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Namibia is a land of great contrasts and Damaraland demonstrates this with stark plains, petrified forests and ancient valleys leading to rocky outcrops and the soaring peaks of the Brandberg Massive Mountains.

The brooding Erongo mountain range of the Brandberg (Burnt Mountain) massif, emerges mysteriously from the surrounding flat arid scrubland. These mountains are magnificent when viewed from any direction and the Konigstein peak at 8,362 feet (2,573m) is the highest in Namibia and forms just part of this range.

In the ravines and caves of these mountains many prehistoric rock paintings have been found and none more famous than the ‘White Lady’ of the Brandberg. She was named by the surveyor who discovered her 1917, but remained in obscurity until 1948, when the painting was replicated and brought to light. More recent investigations into her stature suggest that she is no lady after all!

This dry rocky conservancy is about 60 miles (96km) north of the Brandeberg Mountains, on the north bank of the Huab River. It is a conservation partnership formed between the local community and Wilderness Safaris, who operate a lodge in the area. It is an area of endless vistas across stark plains broken suddenly by ancient valleys and soaring peaks, with the Brandberg Mountains rising like a mirage on the far horizon. Mists roll in from the Skeleton Coast some 56 miles (90km) to the west, and drift along the river valley to provide sustenance to a variety of life that depend on this daily moisture. The Huab River only flows once or twice during the short rainy season and seldom breaks through the dunes to reach the ocean.

The natural law concerning food and water supply dictates the movement and cycles of life in this arid area.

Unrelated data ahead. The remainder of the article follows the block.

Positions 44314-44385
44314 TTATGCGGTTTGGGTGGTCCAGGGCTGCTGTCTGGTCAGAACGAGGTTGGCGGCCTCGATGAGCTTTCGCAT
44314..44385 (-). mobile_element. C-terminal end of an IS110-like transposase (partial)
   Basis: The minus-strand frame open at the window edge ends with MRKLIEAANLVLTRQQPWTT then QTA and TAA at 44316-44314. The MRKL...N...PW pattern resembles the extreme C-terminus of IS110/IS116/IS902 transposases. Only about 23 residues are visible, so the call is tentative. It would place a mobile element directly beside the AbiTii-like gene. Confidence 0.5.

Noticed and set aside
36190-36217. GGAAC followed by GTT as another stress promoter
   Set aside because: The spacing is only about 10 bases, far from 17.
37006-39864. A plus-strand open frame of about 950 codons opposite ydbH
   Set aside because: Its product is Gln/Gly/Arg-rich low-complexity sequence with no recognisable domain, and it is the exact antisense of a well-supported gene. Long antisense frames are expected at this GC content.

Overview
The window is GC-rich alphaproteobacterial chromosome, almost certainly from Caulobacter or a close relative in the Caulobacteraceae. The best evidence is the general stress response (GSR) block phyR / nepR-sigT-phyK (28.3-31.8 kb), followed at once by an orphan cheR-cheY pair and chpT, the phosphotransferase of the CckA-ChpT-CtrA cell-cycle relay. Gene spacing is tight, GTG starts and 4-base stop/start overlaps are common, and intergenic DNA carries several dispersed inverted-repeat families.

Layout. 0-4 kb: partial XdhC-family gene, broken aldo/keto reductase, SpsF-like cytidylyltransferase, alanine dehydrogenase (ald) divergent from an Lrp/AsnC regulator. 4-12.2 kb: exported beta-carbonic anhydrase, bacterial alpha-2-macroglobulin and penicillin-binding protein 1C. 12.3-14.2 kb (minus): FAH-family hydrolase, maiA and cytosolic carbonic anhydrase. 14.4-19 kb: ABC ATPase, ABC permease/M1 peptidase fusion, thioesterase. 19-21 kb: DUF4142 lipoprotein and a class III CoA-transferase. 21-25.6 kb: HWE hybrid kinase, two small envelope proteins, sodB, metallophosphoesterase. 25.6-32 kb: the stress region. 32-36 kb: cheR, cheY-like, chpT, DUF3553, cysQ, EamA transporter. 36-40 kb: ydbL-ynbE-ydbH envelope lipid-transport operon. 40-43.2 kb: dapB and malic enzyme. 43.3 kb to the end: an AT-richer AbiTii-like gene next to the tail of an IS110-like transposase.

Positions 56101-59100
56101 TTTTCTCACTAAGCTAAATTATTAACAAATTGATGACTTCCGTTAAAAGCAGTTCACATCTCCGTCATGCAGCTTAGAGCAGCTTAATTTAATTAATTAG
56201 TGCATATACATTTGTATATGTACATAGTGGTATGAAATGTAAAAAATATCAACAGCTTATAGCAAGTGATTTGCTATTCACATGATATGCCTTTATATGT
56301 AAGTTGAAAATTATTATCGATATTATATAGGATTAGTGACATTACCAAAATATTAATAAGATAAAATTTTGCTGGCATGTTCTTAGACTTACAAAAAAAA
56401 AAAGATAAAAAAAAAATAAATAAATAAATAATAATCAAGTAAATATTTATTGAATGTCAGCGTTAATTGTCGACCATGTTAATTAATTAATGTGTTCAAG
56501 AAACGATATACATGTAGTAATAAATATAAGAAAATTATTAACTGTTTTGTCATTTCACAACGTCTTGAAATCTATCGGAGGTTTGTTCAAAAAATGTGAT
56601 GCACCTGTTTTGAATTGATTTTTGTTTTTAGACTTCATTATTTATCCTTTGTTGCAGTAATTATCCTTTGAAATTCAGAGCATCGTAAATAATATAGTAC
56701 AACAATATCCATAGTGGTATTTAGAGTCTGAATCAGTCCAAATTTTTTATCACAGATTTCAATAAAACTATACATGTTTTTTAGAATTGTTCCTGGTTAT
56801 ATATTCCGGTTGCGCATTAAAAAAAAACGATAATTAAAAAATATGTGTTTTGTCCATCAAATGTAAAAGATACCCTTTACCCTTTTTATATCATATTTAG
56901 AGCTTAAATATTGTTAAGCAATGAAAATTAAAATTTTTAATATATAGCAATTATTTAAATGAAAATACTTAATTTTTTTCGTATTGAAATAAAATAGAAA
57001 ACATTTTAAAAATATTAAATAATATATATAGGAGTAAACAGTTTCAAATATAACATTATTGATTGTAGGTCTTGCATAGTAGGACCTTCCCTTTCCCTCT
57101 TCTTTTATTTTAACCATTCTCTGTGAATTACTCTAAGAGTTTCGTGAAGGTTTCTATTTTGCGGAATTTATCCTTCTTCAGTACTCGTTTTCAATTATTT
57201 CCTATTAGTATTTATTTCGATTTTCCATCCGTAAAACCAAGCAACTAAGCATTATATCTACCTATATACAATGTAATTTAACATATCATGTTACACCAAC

As such there is no guarantee of seeing any of the animals that inhabit Damaraland and whatever you may see is to be a treasured moment. The rare and endangered desert elephant have adapted like all the other animals here to exist on limited fodder and scant water. These rare pachyderms roam around the more vegetated areas by dry riverbeds and stand on their back feet and stretch their trunks skywards trying to reach the very last leaf on each tree. Desert-adapted black rhino range in and out of communal farming areas across a large area and are one of the few populations to survive on land that has no formal conservation status.
Desert Elephant. Pic: David Anderson

Classified as critically endangered by the IUCN, the black rhinos of north-west Namibia have more than doubled in number since 1985. Even lion and cheetah move in and out of the area when antelopes such as oryx, kudu and springbok are around.

May to December are the best months to visit this region.
Summer: November to April are hot with an average mid-summer daytime temperature around 95°F (35°C) especially in the river valleys.
Winter: The cooler months of May to September are pleasant with an average temperature during the day of 79°F (26°C). Nights can be very cold averaging 43°F (6°C) with a frost not uncommon in June, July and August.
Rainy Season: The variable annual rainfall is between 1.18inches (30mm) and 4 inches (100mm) per year starting in January and reaching a peak in March. Rain usually comes as heavy late-afternoon thunderstorms.


· Star-gazing par excellence
· Desert elephants might be seen
· Rare free-ranging black rhino
· Exceptional comfort in desert loges
· Meeting the roaming Damara goat and cattle herders

This is a remote area and many visitors fly in to their camp or lodge although overland travel is possible.
This is a low-risk malarial area.


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